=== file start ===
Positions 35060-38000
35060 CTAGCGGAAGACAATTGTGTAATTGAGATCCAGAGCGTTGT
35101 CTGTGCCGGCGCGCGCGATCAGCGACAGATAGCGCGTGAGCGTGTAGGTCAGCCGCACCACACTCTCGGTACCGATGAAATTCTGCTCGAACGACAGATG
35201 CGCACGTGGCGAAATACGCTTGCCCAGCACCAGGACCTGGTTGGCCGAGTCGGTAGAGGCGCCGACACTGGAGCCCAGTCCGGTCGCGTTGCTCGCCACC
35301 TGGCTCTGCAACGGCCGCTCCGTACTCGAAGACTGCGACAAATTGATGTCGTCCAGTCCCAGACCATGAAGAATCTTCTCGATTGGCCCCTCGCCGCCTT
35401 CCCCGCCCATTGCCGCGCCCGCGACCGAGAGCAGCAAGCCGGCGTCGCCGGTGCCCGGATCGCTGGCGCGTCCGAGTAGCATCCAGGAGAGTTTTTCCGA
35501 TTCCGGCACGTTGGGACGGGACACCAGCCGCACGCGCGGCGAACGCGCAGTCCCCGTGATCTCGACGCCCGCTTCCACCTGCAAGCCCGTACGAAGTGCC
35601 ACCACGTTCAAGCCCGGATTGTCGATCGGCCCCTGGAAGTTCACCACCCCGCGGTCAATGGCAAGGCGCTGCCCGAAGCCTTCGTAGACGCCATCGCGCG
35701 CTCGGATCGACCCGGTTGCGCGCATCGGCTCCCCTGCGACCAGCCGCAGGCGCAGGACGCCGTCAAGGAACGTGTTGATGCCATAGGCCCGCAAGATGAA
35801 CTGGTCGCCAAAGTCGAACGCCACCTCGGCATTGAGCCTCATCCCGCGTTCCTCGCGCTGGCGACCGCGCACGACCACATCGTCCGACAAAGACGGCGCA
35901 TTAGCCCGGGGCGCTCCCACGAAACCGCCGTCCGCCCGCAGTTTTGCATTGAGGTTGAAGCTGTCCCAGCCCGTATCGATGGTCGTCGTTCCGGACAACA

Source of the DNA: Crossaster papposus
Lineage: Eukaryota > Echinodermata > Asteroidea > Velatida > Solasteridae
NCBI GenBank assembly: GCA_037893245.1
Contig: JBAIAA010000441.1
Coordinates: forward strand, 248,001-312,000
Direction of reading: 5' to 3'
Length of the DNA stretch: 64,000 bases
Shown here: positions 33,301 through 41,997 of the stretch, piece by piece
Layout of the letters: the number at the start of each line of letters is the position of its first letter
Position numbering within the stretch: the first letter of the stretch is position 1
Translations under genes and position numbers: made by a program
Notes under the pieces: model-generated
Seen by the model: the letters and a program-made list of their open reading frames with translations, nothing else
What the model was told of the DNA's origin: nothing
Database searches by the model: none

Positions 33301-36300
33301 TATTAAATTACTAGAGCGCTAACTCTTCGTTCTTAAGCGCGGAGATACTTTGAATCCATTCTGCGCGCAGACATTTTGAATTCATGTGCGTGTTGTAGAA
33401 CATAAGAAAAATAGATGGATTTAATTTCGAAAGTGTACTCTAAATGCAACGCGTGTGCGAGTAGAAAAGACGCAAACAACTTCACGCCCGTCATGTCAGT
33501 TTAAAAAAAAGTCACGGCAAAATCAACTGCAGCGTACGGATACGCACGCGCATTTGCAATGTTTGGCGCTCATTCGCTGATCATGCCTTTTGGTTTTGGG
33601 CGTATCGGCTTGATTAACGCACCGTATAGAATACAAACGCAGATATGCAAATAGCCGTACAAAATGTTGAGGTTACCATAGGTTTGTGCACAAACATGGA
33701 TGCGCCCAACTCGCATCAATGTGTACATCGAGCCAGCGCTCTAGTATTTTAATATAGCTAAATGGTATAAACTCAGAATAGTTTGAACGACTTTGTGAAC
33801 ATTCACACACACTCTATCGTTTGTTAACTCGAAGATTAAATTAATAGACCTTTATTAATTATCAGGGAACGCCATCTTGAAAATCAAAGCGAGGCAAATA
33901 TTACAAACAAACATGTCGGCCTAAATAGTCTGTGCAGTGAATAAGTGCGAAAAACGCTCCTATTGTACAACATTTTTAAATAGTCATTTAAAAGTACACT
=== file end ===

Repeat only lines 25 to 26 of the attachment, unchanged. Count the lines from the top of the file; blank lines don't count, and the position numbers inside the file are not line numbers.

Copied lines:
What the model was told of the DNA's origin: nothing
Database searches by the model: none